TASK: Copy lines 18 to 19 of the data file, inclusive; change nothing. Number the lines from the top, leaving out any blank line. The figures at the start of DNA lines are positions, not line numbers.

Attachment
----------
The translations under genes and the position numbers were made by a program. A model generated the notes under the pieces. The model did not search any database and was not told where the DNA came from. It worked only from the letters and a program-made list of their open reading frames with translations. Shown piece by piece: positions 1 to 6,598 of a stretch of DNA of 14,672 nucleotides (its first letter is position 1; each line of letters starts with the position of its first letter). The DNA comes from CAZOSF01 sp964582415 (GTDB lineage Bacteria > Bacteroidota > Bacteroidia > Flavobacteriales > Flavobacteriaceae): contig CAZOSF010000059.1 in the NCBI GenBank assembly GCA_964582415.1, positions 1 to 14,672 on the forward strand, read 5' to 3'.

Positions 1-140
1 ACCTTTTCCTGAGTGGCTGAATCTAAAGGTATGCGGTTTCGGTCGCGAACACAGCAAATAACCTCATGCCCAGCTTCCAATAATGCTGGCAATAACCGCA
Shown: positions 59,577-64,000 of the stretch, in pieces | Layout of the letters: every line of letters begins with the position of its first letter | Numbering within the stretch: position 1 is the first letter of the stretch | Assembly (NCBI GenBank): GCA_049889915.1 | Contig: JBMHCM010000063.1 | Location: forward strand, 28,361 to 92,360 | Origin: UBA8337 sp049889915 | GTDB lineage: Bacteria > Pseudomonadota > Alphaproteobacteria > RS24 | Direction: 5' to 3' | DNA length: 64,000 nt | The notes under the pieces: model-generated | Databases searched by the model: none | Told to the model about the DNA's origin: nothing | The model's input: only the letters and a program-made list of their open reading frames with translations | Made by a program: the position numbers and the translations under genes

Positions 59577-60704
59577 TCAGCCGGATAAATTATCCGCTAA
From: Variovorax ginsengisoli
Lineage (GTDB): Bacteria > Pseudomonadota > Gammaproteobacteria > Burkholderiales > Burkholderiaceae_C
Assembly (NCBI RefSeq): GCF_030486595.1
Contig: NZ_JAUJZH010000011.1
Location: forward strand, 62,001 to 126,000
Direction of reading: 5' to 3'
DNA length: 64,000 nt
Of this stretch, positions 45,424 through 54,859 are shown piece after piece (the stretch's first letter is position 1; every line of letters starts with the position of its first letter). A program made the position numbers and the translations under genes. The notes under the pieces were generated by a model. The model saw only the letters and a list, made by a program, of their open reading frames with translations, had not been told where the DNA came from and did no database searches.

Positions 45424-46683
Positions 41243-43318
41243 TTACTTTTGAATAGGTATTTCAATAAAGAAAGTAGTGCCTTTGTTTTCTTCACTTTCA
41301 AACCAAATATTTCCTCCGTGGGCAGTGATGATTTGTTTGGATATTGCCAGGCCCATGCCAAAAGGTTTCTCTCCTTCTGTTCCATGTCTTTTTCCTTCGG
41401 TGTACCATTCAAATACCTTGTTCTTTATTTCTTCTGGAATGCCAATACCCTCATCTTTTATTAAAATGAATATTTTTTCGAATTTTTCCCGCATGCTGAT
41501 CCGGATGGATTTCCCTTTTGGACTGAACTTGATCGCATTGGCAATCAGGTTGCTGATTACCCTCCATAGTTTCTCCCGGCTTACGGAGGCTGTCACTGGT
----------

41301 AACCAAATATTTCCTCCGTGGGCAGTGATGATTTGTTTGGATATTGCCAGGCCCATGCCAAAAGGTTTCTCTCCTTCTGTTCCATGTCTTTTTCCTTCGG
41401 TGTACCATTCAAATACCTTGTTCTTTATTTCTTCTGGAATGCCAATACCCTCATCTTTTATTAAAATGAATATTTTTTCGAATTTTTCCCGCATGCTGAT